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Can I have a fire corridor inside my building?


Guest Tom
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Hi,

 

Just wondered if anyone can help. I am having some difficulty with negotiating rights over a secondary means of escape of my bar/restaurant so am looking into alternatives. Have had a fire safety officer down to take a look who was helpful but that was a little while back and the situation has changed since then.

 

I'm struggling to find any definitive information as to whether putting in a 'fire corridor' would allow me to utilise the space at the back of my unit, therefore keeping the escape route down to 18 metres travel distance (the beginning of the corridor)? Or is the distance to a protected fire corridor irrelevant as it is still within the building and there is some distance to travel inside the corridor? I have had conflicting information from different sources.

 

I know they have to be 45 degrees apart but am I right in thinking this being protected might solve this problem if it is protected with the right materials? Any help on the matter would be great. Please see pic below, any questions please ask! The unit is 33 metres long so need two means of escape so that my capacity is large enough to make it viable.

Burton Road Rough Layout (1).jpg

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It would reduce the initial dead end from the rear to acceptable limits and as it is separated from the other exit by fire resisting construction doesn't need to meet the 45 degree rule and can be counted as separate.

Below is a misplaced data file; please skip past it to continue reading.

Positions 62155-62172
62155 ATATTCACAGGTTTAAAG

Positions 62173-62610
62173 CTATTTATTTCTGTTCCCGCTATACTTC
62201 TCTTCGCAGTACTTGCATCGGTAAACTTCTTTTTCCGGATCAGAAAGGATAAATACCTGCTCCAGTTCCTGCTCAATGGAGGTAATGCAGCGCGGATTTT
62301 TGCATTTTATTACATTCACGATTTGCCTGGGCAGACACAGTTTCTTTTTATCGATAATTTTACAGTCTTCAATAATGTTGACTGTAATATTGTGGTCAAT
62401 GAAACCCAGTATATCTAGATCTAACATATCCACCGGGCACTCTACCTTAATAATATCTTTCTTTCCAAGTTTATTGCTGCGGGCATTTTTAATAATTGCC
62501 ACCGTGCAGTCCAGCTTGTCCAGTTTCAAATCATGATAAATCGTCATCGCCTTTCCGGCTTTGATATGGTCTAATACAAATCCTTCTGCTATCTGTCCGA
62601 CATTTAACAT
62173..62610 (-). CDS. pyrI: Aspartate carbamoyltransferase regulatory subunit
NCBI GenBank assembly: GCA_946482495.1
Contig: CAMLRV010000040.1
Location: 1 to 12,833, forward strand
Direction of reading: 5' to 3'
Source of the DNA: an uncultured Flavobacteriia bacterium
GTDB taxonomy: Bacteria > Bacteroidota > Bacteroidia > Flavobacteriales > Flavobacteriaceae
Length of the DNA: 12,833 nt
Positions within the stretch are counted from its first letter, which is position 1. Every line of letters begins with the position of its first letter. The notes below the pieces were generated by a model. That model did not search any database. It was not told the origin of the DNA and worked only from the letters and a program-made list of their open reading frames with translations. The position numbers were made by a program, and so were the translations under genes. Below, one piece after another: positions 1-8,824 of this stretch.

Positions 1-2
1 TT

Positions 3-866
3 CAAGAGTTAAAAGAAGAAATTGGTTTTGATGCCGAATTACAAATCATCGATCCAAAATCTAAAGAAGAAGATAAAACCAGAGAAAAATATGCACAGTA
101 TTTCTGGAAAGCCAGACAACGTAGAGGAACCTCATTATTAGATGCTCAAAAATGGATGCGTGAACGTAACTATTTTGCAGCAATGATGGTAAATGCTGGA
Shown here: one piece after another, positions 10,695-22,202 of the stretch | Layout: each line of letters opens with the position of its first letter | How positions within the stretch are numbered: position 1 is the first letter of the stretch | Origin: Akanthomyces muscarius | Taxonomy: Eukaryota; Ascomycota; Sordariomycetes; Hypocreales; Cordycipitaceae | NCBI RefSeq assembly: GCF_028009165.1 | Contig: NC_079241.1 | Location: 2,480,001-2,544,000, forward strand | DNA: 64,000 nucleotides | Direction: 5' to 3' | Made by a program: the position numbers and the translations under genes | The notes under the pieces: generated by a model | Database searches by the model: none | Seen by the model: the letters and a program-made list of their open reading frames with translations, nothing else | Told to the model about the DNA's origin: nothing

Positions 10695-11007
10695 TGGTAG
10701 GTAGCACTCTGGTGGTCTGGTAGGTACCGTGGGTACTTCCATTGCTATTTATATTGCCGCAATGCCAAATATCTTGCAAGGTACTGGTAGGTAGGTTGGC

Is the kitchen a 30 minute enclosure or open plan?

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The fire corridor would have to be less than 12m to avoid the need for an additional FD at the midpoint.

You would be constrained by the width of the new corridor as to the occupancy capacity (discounting exits BR 2019 2.21 – 2.23)

Can you not utilise the exit by the men’s toilet?

It could be argued that the design is purely to try and circumvent the building regs.

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Which is very common and accepted by AI's and BCO's, I've seen some rather long stretched out protected stair lobbies in flats & offices to justify single directions of escape over what would be excessive TD's and avoid the need for corridor smoke control in flats

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  • 2 weeks later...
On 28/09/2021 at 13:29, Mike North said:

The fire corridor would have to be less than 12m to avoid the need for an additional FD at the midpoint.

You would be constrained by the width of the new corridor as to the occupancy capacity (discounting exits BR 2019 2.21 – 2.23)

Can you not utilise the exit by the men’s toilet?

It could be argued that the design is purely to try and circumvent the building regs.

Why would you need to divide the corridor? Division only required where alternative escape routes could be compromised. Note swing of doors should be in direction of travel, unless less than 60 occupancy. Even then, effort should be made to avoid such a situation. You might get a better outcome through BS9999 which if properly employed can allow some valuable trade-offs. Your travel distance is from the furthest point, even should it be a store or loo.

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